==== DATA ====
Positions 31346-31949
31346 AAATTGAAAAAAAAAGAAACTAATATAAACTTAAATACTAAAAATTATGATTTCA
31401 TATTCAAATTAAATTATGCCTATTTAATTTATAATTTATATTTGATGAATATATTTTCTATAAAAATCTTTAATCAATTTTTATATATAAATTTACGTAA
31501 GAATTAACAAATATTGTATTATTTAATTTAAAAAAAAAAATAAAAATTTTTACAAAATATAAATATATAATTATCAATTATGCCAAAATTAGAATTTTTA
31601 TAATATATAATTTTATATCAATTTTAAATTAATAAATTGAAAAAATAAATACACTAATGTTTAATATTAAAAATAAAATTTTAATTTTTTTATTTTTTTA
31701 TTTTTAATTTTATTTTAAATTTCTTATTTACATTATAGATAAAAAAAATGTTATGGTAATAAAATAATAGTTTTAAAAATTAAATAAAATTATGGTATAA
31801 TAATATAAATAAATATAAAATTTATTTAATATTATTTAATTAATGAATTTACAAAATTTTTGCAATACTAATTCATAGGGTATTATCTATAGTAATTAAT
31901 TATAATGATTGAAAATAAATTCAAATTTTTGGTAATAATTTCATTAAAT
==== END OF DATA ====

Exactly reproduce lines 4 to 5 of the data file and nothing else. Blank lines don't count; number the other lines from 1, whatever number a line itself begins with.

31501 GAATTAACAAATATTGTATTATTTAATTTAAAAAAAAAAATAAAAATTTTTACAAAATATAAATATATAATTATCAATTATGCCAAAATTAGAATTTTTA
31601 TAATATATAATTTTATATCAATTTTAAATTAATAAATTGAAAAAATAAATACACTAATGTTTAATATTAAAAATAAAATTTTAATTTTTTTATTTTTTTA